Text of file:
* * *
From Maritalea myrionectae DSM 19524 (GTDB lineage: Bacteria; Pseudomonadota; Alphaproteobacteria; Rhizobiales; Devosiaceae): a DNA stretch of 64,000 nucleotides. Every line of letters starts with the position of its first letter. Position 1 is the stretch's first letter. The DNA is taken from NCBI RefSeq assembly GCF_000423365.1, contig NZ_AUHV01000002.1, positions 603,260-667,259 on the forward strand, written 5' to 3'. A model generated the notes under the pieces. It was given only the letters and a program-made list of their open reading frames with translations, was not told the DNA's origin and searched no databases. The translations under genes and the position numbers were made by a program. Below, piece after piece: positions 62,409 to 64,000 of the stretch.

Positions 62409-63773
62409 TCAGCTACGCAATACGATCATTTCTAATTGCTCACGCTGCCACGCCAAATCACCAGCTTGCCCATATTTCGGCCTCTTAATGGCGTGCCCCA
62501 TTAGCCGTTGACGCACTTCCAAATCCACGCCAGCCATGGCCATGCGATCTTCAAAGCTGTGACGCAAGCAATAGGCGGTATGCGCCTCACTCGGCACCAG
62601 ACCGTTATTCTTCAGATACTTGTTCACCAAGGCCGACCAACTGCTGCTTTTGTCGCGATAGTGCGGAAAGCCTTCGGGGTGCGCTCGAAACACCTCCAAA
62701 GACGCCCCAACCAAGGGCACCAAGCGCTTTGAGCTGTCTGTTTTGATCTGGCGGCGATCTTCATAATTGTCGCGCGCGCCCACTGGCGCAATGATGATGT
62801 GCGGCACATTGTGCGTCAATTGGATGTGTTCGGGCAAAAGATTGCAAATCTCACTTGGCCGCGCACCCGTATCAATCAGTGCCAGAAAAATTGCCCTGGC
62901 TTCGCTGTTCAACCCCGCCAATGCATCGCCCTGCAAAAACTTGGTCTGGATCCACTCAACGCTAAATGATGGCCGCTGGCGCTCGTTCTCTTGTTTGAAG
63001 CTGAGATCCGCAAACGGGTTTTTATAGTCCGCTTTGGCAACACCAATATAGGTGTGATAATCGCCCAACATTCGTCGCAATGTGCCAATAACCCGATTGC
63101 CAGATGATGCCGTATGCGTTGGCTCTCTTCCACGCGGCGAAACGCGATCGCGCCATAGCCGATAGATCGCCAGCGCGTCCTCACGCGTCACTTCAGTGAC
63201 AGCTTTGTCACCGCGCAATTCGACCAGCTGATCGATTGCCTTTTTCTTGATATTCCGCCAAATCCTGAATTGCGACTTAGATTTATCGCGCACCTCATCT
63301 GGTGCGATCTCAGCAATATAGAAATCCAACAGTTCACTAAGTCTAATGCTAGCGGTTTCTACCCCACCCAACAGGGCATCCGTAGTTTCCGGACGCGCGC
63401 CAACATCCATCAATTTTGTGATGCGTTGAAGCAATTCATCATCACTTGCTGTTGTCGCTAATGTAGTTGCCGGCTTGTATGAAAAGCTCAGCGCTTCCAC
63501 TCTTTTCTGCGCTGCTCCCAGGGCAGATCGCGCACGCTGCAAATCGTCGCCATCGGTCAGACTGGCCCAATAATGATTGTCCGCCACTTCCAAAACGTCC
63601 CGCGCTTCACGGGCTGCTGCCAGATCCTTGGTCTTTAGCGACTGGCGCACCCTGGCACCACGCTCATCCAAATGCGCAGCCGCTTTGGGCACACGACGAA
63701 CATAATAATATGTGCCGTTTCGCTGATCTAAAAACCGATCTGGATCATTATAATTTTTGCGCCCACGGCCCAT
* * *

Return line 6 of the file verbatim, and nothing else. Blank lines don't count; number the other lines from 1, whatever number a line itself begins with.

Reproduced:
62701 GACGCCCCAACCAAGGGCACCAAGCGCTTTGAGCTGTCTGTTTTGATCTGGCGGCGATCTTCATAATTGTCGCGCGCGCCCACTGGCGCAATGATGATGT